The memo also says repeatedly that the information the FBI received from Steele was not the sole basis for the applications to spy on Page. The memo notes that the Department of Justice developed information from “multiple independent sources” corroborating aspects of the Steele dossier. But details of the corroborating information are redacted from the memo.
Additionally, Democrats write that the Steele dossier “played no role” in the FBI’s decision to open an investigation into possible collusion between Russia and the Trump campaign in the first place. Indeed, the Republican memo admitted as much, stating that the FBI’s investigation began in July 2016 as a result of information regarding George Papadopoulos, another Trump campaign foreign policy adviser.
Democrats note that the investigation began “more than seven weeks” before the FBI began communicating with Steele. The document also says that at that point — in September 2016 — the FBI had already opened investigations into others “linked” to the Trump campaign, including Page. The number of other individuals who were under investigation at that time appears to be redacted.
The memo also asserts that the Page surveillance “allowed the FBI to collect valuable intelligence.” But most of two paragraphs that further identified that intelligence was redacted.
The Democratic memo says the four judges who approved the requests to monitor Page were appointed by Republican presidents. Although the memo does not name the judges, who serve on the federal bench, it notes that two were appointed by former president George W. Bush, and one each was appointed by former president George H.W. Bush and former president Ronald Reagan.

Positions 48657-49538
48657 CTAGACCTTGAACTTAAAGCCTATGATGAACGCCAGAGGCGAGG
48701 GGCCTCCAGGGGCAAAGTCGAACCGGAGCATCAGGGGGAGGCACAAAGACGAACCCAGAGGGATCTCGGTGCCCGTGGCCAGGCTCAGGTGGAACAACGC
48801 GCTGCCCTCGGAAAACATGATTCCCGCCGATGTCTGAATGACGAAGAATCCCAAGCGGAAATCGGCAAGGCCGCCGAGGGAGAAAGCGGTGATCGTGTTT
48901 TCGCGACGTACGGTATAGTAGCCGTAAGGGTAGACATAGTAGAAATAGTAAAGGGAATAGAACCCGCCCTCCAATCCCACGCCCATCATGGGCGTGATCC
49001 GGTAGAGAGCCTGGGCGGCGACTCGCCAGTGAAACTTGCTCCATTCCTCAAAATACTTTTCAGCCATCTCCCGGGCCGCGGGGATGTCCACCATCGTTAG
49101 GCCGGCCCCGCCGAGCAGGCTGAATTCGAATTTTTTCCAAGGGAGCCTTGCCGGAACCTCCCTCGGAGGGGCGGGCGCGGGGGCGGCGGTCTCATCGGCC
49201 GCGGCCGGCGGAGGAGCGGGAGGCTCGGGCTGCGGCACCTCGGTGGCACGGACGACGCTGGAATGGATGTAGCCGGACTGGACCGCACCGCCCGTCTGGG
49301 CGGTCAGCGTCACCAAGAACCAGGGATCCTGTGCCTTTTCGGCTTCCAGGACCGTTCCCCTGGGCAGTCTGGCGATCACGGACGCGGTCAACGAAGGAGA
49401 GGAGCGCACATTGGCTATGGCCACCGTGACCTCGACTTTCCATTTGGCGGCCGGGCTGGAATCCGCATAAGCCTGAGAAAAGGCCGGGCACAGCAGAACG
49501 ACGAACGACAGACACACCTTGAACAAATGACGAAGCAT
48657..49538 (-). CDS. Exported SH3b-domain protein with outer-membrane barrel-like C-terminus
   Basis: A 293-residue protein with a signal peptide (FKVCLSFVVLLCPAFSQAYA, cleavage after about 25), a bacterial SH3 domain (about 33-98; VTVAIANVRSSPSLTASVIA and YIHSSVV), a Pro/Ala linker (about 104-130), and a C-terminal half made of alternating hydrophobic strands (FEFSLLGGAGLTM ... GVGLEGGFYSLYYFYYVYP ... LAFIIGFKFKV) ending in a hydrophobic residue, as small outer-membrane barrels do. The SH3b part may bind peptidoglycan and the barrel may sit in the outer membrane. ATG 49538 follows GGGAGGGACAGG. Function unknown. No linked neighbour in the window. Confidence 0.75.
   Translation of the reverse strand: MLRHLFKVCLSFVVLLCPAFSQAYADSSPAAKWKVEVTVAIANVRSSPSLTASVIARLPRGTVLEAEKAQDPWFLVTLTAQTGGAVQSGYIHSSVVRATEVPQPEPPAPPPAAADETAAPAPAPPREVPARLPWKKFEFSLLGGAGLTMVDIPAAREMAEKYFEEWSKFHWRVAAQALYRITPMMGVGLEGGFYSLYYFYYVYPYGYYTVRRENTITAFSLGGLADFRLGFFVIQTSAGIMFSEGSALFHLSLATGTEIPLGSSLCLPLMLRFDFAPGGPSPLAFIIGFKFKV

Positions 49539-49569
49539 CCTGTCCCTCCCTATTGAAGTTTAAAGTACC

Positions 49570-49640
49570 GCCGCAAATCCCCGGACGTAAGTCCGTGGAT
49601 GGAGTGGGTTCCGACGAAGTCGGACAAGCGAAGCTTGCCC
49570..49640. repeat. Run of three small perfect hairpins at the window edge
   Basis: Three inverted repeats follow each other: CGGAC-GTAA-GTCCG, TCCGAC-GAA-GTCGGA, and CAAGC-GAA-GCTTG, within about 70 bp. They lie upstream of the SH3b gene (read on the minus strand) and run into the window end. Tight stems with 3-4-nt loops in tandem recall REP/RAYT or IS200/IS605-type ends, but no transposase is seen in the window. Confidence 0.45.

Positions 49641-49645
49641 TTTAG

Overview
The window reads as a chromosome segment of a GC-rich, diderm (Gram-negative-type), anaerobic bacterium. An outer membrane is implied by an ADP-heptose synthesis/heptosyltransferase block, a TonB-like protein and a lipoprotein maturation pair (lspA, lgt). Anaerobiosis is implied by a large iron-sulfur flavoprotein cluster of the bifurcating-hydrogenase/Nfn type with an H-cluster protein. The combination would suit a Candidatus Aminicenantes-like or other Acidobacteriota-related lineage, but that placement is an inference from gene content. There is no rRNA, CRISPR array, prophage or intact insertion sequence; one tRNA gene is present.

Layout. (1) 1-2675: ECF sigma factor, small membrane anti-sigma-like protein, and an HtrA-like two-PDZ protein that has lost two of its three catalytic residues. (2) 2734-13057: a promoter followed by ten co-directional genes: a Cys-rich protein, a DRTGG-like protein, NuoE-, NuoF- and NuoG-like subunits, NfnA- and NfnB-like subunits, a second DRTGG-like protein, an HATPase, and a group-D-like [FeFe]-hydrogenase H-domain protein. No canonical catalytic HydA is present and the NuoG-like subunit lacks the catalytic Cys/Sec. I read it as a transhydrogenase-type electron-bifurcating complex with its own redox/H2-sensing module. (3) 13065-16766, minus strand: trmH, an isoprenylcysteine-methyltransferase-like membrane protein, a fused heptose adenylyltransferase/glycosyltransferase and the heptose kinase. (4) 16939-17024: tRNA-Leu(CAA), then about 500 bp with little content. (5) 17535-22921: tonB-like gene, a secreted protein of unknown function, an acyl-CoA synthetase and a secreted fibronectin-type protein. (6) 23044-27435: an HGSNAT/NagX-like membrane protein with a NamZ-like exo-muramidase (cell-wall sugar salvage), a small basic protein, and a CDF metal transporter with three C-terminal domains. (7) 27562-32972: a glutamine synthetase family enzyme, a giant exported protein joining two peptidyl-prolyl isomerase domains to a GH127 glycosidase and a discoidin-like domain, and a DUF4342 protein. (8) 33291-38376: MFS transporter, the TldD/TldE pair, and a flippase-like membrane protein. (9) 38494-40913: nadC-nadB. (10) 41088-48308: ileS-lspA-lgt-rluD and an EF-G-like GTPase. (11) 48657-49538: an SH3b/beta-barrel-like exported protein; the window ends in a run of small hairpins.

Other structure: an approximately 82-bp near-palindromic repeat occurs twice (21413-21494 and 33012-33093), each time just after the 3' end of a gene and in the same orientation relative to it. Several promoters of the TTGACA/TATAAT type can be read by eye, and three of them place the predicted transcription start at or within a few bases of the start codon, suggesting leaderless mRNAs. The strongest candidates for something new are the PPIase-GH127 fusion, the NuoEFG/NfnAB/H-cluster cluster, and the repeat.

White House press secretary Sarah Huckabee Sanders criticized the Democrats’ memo in a statement shortly after it was released, calling it “politically driven” and arguing that it “fails to answer serious concerns” raised by the Republican memo.
“As the President has long stated, neither he nor his campaign ever colluded with a foreign power during the 2016 election, and nothing in today’s memo counters that fact,” Sanders said.
Republican Rep. Devin Nunes, chair of the House Intelligence Committee, also dismissed the Democratic memo in a statement Saturday. “The American people now clearly understand that the FBI used political dirt paid for by the Democratic Party to spy on an American citizen from the Republican Party,” he said.
Senate Minority Leader Chuck Schumer said in a statement Saturday that “by initially delaying the release of the memo, the president purposefully silenced any Democratic rebuttal to the fabricated conspiracy theories pushed by Chairman Nunes. Obviously, there is something the president is afraid of.”
Thomas Frank, Mark Seibel, and Sarah Mimms contributed additional reporting to this story.
Read the memo: